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Bitfury Announces New Deal Toward Insurance Blockchain

Blockchain startup Bitfury has announced a new deal with a Washington, D.C., firm in a move that could clear the way for a new blockchain solution specifically targeting the insurance intermediation market.

The deal with D.C. advisory firm Risk Cooperative aims to expand the reach of blockchain technology in the insurance sector, with applications specifically targeting insurance intermediaries and brokers.

Risk Cooperative will use existing insurance contacts to push for the wider adoption of blockchain-based models across the industry, including some high-profile insurers like Aetna, one of the U.S.’s leading providers of insurance in the health-care sector.

The tie-up could be hugely significant for Bitfury, and for the wider insurance market, as a means of encouraging adoption of new distributed ledger technologies in the sector.

The use of the blockchain in insurance has already been widely discussed, with companies of all shapes and sizes actively pursuing new technology for the sector.

The Bitfury deal could see the rise of blockchain tech in the insurance sector skyrocket, particularly if leveraging Risk Cooperative’s existing industry reach helps attract some of the bigger names to investigate the potential of the technology in their business.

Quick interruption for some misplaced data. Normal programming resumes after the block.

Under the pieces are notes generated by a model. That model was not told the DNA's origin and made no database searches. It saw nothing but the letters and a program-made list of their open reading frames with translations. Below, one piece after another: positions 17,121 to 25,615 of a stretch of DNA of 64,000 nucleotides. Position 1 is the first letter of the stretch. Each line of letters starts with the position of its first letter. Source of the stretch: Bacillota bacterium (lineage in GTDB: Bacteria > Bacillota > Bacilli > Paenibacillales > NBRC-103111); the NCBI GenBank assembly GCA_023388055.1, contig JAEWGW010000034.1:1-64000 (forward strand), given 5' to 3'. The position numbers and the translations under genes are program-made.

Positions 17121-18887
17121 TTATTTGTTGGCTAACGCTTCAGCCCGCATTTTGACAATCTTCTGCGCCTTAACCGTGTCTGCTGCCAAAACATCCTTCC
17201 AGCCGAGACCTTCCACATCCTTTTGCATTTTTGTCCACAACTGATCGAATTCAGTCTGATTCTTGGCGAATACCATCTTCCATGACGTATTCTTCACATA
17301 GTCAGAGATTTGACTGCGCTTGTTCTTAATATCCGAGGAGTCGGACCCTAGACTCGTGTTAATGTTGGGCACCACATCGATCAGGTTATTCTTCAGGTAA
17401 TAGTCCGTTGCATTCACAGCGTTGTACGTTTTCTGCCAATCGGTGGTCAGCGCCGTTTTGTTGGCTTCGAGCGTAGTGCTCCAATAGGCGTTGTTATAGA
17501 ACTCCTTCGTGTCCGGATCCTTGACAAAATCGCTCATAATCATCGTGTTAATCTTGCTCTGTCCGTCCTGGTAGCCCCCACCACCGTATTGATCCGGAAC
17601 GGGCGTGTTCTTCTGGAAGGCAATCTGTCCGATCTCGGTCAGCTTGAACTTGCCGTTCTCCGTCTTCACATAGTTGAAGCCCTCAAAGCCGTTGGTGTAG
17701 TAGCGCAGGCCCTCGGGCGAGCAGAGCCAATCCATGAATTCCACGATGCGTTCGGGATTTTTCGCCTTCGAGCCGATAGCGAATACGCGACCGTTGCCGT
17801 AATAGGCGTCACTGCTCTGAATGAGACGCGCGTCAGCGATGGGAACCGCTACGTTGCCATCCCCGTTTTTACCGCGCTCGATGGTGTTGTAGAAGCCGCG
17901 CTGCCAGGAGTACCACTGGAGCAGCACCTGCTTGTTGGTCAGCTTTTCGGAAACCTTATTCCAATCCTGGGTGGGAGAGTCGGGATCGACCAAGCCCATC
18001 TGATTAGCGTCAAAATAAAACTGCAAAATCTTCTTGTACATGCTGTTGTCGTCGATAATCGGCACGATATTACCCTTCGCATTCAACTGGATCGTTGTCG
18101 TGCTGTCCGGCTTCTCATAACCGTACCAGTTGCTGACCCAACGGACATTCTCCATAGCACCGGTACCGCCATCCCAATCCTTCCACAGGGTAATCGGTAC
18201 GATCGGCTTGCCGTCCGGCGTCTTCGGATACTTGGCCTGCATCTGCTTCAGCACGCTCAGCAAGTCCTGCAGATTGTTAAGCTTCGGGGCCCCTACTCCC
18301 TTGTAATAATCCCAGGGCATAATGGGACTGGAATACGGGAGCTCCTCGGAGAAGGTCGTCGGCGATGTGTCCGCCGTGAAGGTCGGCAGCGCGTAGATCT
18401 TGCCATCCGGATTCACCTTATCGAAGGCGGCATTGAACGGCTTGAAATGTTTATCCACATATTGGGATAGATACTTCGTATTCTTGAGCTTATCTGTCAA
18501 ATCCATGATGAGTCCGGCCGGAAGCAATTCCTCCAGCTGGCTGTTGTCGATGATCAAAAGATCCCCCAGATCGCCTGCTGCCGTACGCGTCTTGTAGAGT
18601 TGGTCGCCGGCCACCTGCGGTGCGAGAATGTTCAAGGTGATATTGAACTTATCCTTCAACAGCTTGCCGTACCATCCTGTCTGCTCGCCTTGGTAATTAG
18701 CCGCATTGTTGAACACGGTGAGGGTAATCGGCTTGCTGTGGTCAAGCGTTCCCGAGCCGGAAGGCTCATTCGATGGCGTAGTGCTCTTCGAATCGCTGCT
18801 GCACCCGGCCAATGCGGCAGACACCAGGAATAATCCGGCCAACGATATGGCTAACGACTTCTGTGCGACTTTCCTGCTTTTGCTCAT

Dante Disparte, founder of Risk Cooperative, said the deal will mark out his company as one of the early movers in advocating for blockchain-based insurance technology.

“With Bitfury as a strategic partner, combined with our commitment to innovation and improving resilience, we are confident that we can serve as first movers in driving Blockchain’s adoption across the entire insurance value chain. This is no small feat, but with Bitfury’s strategic and operational leadership in Blockchain technology, we can be bold in our advance.”

The move follows similar announcements over the last week, with AIG and Standard Chartered joining forces to create a blockchain pilot targeting the commercial insurance space.

In China, a group of insurers announced back in April that they too would be pursuing blockchain trials, as a mechanism for delivering more effective insurance contracts.

With the insurance industry progressing toward a blockchain future, analysts have suggested it could follow the path of financial services, where much of the early blockchain research and development has been targeted.